Y. Mao, J.Y. Huang, R. Ostroumov, K.L. Wang, and J.P. Chang, “Synthesis and luminescence properties of erbium-doped Y2O3 nanotubes,” J. Phys. Chem. C, 112, No. 7, 2278–2285 (2008).CrossRefGoogle Scholar
  13. 13.
    S. Park, S. Kim, S.K. Chang, and Y.H. Kim, “Fabrication and characterization of Bi-doped Y2O3 phosphor thin films by RF magnetron sputtering,” Thin Solid Films, 600, 83–89 (2016).CrossRefGoogle Scholar
  14. 14.
    Y. Qiao, and H. Guo, “Upconversion properties of Y2O3 : Er films prepared by sol-gel method,” J. Rare Earths, 27, No. 3, 406–410 (2009).CrossRefGoogle Scholar
  15. 15.
    B.R. Judd, “Optical absorption intensities of rare-earth ions,” Phys. Rev., 127, 750–761 (1962).CrossRefGoogle Scholar
  16. 16.
    D.L. Dexter, “Possibility of luminescent quantum yields greater than unity,” Phys. Rev., 108, 630–633 (1957).CrossRefGoogle Scholar
  17. 17.
    R. Salhi, and J.L. Deschanvres, “Efficient upconversion in Er3+ doped Y2O3/Si thin film deposited by aerosol UV-assisted MOCVD process,” J. Lumin., 170, 231–239 (2016).CrossRefGoogle Scholar
  18. 18.
    V. Singh, P. Haritha, V. Venkatramu, and S.H. Kim, “Efficient visible upconversion luminescence in Er3+ and Er3+/Yb3+ co-doped Y2O3 phosphors obtained by solution combustion reaction,” Spectrochim. Acta A. Mol. Biomol. Spectrosc., 126, 306–311 (2014).CrossRefGoogle Scholar
  19. 19.
    A.N. Meza-Rocha, E.F. Huerta, U. Caldino, S. Carmona-Tellez, M. Bettinelli, A. Speghini, S. Pelli, G.C. Righini, and C. Falcony, “Dependence of the up-conversion emission of Li+ co-doped Y2O3 : Er3+ films with dopant concentration,” J. Lumin., 167, 352–359 (2015).CrossRefGoogle Scholar
  20. 20.
    T. Liu, Y. Cao, M. Zhu, T. Zhang, J. Zheng, and X. Li, “Preparation and optical properties of YH2 : Er2+ and Y2O3 : Er3+ nanoparticles,” J. Nanosci. Nanotechnol., 13, No. 6, 3959–3965 (2013).CrossRefGoogle Scholar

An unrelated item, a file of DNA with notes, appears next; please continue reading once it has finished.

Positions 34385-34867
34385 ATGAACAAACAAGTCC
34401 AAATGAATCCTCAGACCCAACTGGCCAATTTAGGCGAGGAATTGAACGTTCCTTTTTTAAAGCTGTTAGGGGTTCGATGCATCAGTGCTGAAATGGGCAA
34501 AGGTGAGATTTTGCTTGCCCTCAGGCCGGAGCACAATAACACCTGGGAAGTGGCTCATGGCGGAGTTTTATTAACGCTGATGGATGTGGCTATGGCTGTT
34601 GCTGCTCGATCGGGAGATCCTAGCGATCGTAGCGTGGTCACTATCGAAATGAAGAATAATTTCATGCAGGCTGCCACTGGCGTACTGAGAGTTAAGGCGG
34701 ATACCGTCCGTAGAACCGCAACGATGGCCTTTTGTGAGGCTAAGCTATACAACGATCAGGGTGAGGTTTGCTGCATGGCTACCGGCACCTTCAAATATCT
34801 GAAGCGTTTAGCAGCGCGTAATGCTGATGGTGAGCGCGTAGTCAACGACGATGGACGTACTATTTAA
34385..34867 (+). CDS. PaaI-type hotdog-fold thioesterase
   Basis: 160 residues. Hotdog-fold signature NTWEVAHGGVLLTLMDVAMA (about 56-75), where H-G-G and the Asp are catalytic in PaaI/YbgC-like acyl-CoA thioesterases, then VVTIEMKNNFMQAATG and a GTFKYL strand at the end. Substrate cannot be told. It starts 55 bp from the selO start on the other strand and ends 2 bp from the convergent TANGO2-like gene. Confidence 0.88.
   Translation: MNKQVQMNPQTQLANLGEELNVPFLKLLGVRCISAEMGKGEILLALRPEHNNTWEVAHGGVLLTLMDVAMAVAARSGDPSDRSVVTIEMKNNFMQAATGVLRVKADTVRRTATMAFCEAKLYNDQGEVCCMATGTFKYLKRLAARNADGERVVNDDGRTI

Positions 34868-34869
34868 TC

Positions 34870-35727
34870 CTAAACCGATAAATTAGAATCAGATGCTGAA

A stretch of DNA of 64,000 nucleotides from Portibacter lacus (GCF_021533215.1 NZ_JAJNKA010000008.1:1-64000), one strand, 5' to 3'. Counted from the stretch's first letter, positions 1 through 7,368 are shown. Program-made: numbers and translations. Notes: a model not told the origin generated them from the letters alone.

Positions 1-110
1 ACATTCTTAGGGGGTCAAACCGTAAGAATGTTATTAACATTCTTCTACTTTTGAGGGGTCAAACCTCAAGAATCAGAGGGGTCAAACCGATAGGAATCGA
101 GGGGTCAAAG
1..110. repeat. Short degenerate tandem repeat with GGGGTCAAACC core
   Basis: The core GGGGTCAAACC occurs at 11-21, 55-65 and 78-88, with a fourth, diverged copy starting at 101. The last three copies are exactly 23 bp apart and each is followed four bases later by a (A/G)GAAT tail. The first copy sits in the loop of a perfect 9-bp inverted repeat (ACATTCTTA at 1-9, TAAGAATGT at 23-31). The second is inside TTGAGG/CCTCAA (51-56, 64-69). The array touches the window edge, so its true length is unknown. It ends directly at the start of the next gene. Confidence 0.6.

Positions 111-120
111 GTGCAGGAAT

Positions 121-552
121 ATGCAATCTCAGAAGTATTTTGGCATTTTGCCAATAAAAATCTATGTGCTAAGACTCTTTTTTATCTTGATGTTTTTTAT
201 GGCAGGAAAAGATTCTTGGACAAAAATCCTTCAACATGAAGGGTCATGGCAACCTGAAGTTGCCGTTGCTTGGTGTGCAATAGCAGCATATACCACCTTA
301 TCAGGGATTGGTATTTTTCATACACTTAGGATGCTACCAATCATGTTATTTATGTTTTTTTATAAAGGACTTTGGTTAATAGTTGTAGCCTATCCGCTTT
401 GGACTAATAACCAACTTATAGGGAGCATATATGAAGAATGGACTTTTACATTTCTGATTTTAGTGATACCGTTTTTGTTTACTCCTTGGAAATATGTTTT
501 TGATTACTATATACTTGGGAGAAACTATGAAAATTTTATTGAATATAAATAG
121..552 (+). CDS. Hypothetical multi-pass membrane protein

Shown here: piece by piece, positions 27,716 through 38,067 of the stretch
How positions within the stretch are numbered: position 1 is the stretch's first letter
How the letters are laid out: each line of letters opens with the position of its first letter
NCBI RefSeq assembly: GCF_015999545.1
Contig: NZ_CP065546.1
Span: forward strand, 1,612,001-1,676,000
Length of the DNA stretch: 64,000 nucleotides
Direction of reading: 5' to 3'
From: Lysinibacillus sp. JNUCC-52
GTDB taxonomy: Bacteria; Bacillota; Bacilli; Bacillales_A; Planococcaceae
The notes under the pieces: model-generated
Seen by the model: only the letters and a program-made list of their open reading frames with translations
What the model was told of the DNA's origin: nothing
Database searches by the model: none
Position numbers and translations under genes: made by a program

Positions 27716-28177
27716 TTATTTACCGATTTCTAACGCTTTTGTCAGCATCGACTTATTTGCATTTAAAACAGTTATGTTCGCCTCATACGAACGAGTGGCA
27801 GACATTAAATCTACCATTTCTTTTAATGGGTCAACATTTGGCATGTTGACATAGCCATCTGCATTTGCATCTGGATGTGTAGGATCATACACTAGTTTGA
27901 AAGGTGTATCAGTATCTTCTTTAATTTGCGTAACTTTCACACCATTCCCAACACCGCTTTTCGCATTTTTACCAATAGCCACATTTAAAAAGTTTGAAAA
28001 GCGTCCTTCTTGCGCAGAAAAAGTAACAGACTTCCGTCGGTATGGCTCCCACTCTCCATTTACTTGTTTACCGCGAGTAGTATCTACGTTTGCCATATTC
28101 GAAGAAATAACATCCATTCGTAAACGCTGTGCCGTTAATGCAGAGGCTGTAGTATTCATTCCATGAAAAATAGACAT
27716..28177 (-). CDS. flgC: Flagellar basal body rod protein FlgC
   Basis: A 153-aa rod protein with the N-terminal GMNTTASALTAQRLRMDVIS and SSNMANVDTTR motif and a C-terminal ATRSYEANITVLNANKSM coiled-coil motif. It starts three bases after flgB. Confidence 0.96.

21. 21.
    L. Liu, H. Jiang, Y. Chen, X. Zhang, Z. Zhang, and Y. Wang, “Power dependence of upconversion luminescence of Er3+ doped yttria nanocrystals and their bulk counterpart,” J. Lumin., 143, 423–431 (2013).CrossRefGoogle Scholar
  22. 22.
    H. Lu, W. Gillin, and I. Hernandez, “Concentration dependence of the up- and down-conversion emission colours of Er3+-doped Y2O3: a time-resolved spectroscopy analysis,” Phys. Chem. Chem. Phys., 16, No. 38, 20957–20963 (2014).CrossRefGoogle Scholar
  23. 23.
    A.N. Gruzintsev, “Anti-stokes luminescence of Y2O3 : Er,” Inorg. Mater., 50, No. 1, 58–62 (2014).CrossRefGoogle Scholar
  24. 24.
    D. Li, M. Jiang, S. Cueff, C.M. Dodson, S. Karaveli, and R. Zia, “Quantifying and controlling the magnetic dipole contribution to 1.5 μm light emission in erbium-doped yttrium oxide,” Phys. Rev. B, 89, No. 16, 161409 (2014).CrossRefGoogle Scholar
  25. 25.
    Y. Kumar, M. Pal, M. Herrera, and X. Mathew, “Effect of Eu ion incorporation on the emission behavior of Y2O3 nanophosphors: A detailed study of structural and optical properties,” Opt. Mater., 60, 159–168 (2016).CrossRefGoogle Scholar
  26. 26.
    Y. Repelin, C. Proust, E. Husson, and J.M. Beny, “Vibrational spectroscopy of the C-form of yttrium sesquioxide,” J. Solid State Chem., 118, No. 1, 163–169 (1995).CrossRefGoogle Scholar
  27. 27.
    V.V. Osipov, V.I. Solomonov, A.V. Spirina, E.G. Vovkotrub, and V.N. Strekalovskii, “Raman scattering and luminescence of yttria nanopowders and ceramics,” Opt. Spectrosc., 116, No. 6, 946–955 (2014).CrossRefGoogle Scholar
  28. 28.
    M. Yashima, J.H. Lee, M. Kakihana, and M. Yoshimura, “Raman spectral characterization of existing phases in the Y2O3–Nb2O5 system,” J. Phys. Chem. Solid., 58, No. 10, 1593–1597 (1997).CrossRefGoogle Scholar

Copyright information

© Springer Science+Business Media, LLC, part of Springer Nature 2019

Authors and Affiliations

  1. 1.Hitit University, Faculty of Engineering, Department of Metallurgical and Materials EngineeringCorumTurkey
  2. 2.Istanbul Technical University, Faculty of Chemical and Metallurgical Engineering, Department of Metallurgical and Materials EngineeringIstanbulTurkey

Personalised recommendations